the cover...I suppose I was five...perhaps six… and because my father had
hidden it, the book...the word Italy...there was something...magical and
quite... forbidden about it...
MRS MILES laughs at the
inside, a lithograph of Michelangelo’s David, wearing a fig-leaf...but I didn’t
know he was wearing the fig-leaf...I thought men were born with fig leaves...
The sound of a car pulling
into the gravel driveway can be heard in the background.
MRS MILES (smiling)And
it wasn’t until I met your father …
She laughs and looks at BEA,
who tries to smile - to please her mother.MRS MILES, worried but trying hard not to show it, takes BEA’s hand in
her own for a moment, squeezing it, then getting up to walk across the garden
to greet MR. MILES, in a business suit.
BEA stares into space, lost
in her own thoughts, as MR. MILES kisses his wife in the background, talks with
her for a moment, then approaches.MRS.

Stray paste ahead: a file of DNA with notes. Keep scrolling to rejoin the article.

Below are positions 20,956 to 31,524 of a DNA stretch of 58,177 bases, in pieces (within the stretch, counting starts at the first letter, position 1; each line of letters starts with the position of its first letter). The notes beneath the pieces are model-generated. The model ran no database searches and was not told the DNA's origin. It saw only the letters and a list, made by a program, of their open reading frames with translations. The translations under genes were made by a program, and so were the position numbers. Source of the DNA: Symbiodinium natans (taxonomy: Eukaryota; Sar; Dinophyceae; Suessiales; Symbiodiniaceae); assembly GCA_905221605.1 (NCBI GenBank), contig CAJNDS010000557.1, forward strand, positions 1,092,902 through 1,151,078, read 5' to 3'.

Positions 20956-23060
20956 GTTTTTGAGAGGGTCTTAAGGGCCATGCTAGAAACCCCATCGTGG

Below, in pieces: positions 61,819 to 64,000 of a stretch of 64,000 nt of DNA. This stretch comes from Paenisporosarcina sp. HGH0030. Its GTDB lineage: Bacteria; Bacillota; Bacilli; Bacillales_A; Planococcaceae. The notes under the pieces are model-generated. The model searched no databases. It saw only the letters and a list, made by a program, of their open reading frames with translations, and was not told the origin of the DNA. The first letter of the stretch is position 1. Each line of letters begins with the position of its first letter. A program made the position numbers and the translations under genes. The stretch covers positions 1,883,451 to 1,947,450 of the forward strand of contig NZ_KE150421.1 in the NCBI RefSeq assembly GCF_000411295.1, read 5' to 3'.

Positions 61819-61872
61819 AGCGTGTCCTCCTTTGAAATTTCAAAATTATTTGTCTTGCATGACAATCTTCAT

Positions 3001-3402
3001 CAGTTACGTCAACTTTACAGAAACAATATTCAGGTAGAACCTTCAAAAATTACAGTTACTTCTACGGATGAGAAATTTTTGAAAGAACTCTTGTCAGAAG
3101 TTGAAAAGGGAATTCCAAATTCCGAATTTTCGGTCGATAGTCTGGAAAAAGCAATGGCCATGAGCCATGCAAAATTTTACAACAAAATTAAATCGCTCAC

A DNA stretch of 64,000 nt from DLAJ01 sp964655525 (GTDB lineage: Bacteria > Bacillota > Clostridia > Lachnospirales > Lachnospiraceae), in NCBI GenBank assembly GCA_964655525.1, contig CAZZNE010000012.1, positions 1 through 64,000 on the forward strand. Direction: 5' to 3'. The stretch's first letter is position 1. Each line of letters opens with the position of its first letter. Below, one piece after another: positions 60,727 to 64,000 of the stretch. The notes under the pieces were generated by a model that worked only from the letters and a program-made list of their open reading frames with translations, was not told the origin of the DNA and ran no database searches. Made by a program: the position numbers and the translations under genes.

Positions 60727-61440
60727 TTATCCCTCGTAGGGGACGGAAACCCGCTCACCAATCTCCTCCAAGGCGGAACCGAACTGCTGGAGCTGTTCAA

MILES follows; stands a little distance away.
He kisses her on the
forehead; she barely responds.
MR MILESI’ve got
something for you.
He opens his briefcase and
takes a small wrapped parcel from it, handing it to BEA.She puts it in her lap.
MR MILESAren’t you
going to open it?
BEA opens it.Inside is a leather bound volume of the
COLLECTED WORKS OF WILLIAM SHAKESPEARE.BEA smiles weakly, but does not look at her father.
BEA stares into space.MR. and MRS. MILES exchange looks.
23 EXT. BEACH COTTAGE. AFTERNOON
BEA sits on the swing in the
yard of the Miles’ beach cottage, looking vacantly out over Pittwater.MR. MILES and DR. JAMES approach.
look who’s here!
BEA makes no response.
DOCTOR JAMESBea, it’s
BEA does not respond.MR. MILES and DR. JAMES exchange knowing,
DOCTOR JAMESBea, you’re
cured. The disease is gone. There’s nothing to worry about.
BEA takes no notice of her
this nonsense has to stop!
DOCTOR JAMES(paternalistic)Yes Bea?
thinking about evolution.
DOCTOR JAMESWhat have
you been thinking about it, dear?
No response from BEA.The men exchange glances.
ahead)Life just keeps evolving,
forever. Millions of years to go. There’s no end, no goal. What’s the point?
DOCTOR JAMESBea, young
ladies don’t have to concern themselves about such things.
can’t help the way I think.
DOCTOR JAMESLeave it to
us men to torture ourselves with questions for which there are no answers.